There’s A Myth To Masculinity. We Live In Blurred Lines, Says Karan Johar
Karan Johar talks to Barkha Dutt on his biggest fears, what masculinity means to him, and his unabashed love for cinema.
“I cried with an open heart, and now a free heart.”
That’s how Karan Johar reacted when the Supreme Court decriminalised homosexuality. “I didn’t realise it would mean so much to me,” he said at a panel discussion titled ‘Men and the Myth of Masculinity’, during the We The Women summit hosted by journalist Barkha Dutt.
The apex court’s decision, according to the filmmaker, moved him so much because of what he endured as a child. People in the 80s would call him a pansy for dancing to the leading lady’s role in a song and for the way he walked and spoke, he said. “I started developing an aversion to the word pansy. It did make a deep impact on me because I thought I was different, and I was told I was different, and this word ‘pansy’ just stayed with me, it kept following me.”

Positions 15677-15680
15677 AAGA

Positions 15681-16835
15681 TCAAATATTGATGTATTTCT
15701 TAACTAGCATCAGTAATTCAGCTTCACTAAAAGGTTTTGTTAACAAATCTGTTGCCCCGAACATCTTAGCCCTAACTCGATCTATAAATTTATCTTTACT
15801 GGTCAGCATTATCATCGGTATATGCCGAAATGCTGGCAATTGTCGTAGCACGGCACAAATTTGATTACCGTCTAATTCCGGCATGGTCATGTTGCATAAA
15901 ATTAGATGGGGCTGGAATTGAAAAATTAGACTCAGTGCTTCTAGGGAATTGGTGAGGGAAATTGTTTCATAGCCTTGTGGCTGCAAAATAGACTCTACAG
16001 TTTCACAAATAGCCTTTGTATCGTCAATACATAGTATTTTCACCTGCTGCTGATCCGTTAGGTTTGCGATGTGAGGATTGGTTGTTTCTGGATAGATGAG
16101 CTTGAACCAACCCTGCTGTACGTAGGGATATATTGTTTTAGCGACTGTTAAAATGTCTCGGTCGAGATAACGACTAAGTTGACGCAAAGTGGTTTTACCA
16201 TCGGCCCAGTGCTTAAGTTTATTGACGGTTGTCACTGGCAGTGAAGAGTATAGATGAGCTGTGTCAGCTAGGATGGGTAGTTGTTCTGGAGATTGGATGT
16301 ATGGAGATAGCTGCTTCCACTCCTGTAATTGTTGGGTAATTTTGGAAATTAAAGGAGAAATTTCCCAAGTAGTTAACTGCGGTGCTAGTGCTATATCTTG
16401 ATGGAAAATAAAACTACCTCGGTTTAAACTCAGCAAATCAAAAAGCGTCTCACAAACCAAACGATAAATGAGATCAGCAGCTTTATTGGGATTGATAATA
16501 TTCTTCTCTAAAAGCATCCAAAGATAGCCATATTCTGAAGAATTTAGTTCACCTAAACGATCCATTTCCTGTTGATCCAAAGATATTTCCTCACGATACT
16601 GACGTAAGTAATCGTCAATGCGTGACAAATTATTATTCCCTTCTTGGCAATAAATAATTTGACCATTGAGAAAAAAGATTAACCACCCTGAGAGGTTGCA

But for what the producer and director had decided to seek professional help, he eventually felt comfortable in his own skin. He became more confident and that reflected in his movies.
Did the fact that he was so successful make it easier for him to speak about his orientation? Yes, but it was tough.
He recalls being told at a gathering that he wasn’t “man enough”, to which he said, “Please explain that to me. Put me in the zone of life, and I’m more man than you are. I have a strong woman in me and that’s why I am more man than you are.”
There’s a certain myth to masculinity, he said, and “what’s masculine to us could be gay to people in New York. It’s as crazy as that”.
Speaking about the MeToo movement, he said women need to be heard and their stories believed. He also discussed his fears of being a single parent, depression, and why he will never be apologetic for his larger-than-life attitude and his love for shiny shoes.
BloombergQuint was the media partner for the event.
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